Compulsory Compassion

Tam on compulsory government-centric compassion:

“We” are not a wealthy “society”. You and I live in a place that has some rich people and some poor people and some in-between people. “We” don’t “just have to” do anything. There may be things you need to do or things I want to do, but we aren’t part of some borg-like collective with collective responsibilities, wants and needs.

If you want to be compassionate, go be compassionate. I know that’s usually what I do when I’m feeling compassionate, not expect some entity called “the government” to go be compassionate for me. Mailing a check to the government to help the poor because you’re feeling compassionate is like handing the local crackhead a twenty to fetch you a pizza because you’re feeling hungry.

If you think something needs to be done, you should do it. You should not assume everybody else thinks the same way or that somebody else will take care of it for you.

I had a very similar conversation in a bar with a friend of mine some years back; he didn’t give to charity because he paid taxes, and that was the government’s job. Except I would expect he did not have a big Federal tax footprint based on his income when he is employed, and he’s not buying bonds.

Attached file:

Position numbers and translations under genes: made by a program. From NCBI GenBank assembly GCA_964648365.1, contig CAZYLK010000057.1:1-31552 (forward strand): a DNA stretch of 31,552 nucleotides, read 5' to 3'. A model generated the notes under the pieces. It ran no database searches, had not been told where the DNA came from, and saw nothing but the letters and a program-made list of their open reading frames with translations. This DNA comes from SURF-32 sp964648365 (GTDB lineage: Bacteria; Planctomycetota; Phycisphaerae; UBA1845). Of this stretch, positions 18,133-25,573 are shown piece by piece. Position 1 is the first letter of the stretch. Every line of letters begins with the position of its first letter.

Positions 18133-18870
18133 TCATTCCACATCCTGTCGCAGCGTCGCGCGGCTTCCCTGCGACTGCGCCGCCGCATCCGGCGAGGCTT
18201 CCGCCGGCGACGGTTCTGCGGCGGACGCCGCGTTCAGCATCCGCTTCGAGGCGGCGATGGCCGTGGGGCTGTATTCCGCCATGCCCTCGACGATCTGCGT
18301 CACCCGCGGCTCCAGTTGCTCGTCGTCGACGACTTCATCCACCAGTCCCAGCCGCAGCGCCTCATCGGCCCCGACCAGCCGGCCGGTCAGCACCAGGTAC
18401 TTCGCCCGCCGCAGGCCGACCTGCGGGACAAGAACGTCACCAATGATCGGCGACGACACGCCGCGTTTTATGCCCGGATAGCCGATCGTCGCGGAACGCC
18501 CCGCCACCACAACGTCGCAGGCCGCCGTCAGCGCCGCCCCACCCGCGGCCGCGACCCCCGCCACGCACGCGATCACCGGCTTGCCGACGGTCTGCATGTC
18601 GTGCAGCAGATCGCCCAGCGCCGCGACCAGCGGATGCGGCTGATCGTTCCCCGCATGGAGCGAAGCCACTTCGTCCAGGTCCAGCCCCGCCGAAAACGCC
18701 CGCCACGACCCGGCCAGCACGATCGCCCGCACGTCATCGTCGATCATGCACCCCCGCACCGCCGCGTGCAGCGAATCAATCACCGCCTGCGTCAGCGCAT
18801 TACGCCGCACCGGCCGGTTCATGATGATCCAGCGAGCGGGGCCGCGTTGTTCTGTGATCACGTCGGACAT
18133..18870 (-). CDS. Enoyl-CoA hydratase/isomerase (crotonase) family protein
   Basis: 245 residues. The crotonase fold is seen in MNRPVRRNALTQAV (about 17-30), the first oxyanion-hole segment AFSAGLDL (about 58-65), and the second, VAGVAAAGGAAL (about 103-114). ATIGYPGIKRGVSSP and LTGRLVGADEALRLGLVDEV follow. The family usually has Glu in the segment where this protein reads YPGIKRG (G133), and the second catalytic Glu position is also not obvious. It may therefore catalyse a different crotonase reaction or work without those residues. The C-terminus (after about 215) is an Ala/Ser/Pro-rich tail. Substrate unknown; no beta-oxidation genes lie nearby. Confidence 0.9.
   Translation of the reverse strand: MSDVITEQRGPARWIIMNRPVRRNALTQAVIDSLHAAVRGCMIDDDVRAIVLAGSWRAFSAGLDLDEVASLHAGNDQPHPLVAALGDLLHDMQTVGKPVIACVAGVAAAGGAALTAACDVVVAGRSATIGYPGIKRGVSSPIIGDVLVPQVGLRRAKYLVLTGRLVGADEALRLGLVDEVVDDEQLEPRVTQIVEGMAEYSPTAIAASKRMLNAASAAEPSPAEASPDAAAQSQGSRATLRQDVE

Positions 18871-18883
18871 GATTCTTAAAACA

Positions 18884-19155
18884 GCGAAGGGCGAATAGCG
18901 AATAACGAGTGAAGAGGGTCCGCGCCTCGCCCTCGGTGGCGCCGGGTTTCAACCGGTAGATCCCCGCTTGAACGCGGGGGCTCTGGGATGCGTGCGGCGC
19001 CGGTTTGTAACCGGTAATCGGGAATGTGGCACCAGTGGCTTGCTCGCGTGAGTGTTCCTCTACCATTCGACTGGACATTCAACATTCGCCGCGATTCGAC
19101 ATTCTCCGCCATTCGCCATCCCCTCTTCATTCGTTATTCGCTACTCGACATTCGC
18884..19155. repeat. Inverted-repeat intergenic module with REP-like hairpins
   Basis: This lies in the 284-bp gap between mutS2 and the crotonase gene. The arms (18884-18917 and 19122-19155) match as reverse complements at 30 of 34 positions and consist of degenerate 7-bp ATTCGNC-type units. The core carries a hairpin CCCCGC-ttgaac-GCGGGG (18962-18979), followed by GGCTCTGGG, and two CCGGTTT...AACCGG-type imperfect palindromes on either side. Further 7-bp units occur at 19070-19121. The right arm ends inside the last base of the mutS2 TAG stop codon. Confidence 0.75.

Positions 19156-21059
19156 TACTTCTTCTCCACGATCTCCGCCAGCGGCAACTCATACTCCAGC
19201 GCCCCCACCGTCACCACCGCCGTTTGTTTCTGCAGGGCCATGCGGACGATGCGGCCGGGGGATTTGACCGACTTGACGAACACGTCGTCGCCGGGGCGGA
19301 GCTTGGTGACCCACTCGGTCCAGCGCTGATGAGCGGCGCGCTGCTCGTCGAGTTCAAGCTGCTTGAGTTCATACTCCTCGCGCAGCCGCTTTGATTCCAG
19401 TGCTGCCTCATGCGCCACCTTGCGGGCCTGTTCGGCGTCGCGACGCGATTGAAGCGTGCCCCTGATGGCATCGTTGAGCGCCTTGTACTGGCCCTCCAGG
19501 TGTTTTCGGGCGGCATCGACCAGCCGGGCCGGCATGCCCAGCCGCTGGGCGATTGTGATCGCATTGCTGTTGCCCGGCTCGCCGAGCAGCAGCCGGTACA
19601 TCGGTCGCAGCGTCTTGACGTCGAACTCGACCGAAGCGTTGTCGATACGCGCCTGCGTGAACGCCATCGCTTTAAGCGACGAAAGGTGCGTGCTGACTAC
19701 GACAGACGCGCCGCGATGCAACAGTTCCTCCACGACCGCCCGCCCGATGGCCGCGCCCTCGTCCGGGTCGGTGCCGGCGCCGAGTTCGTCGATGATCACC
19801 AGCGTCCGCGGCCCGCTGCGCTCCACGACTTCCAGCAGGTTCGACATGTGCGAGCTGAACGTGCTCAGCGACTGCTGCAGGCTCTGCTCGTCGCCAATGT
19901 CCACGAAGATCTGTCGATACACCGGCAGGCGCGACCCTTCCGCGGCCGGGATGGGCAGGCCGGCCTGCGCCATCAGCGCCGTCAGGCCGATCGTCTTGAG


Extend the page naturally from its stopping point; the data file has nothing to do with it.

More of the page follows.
So I expect it is with many people who favor government taking care of the needy. They want government to take care of the needy (and keep their benefits, including promised benefits intact) with someone else’s money. They want the warm-fuzzies without expenditures of their own and without having to give up any television time to work at the foodbank.

A lot of people are that way. Some people worried about the less fortunate or less responsible put their money where their mouth is and their time where the work is. But if everyone who felt compassion did, we would not need government handling it.

Unfortunately, the charities themselves spend a lot of time and effort working to get government grants, so that they can take that government money to do their good. It diminishes the charity to me if it has a large number of grant writers on staff instead of ladle bearers.

I lack a snappy conclusion. I’ll go with “a pox on them.”

That said, I do support a number of small local charities with goods donations and some with time (just a couple hours last year, unfortunately, but I have chillen). Last year, we gave about 10% of our gross income (not adjusted gross income). And we’re the heartless Republicans.

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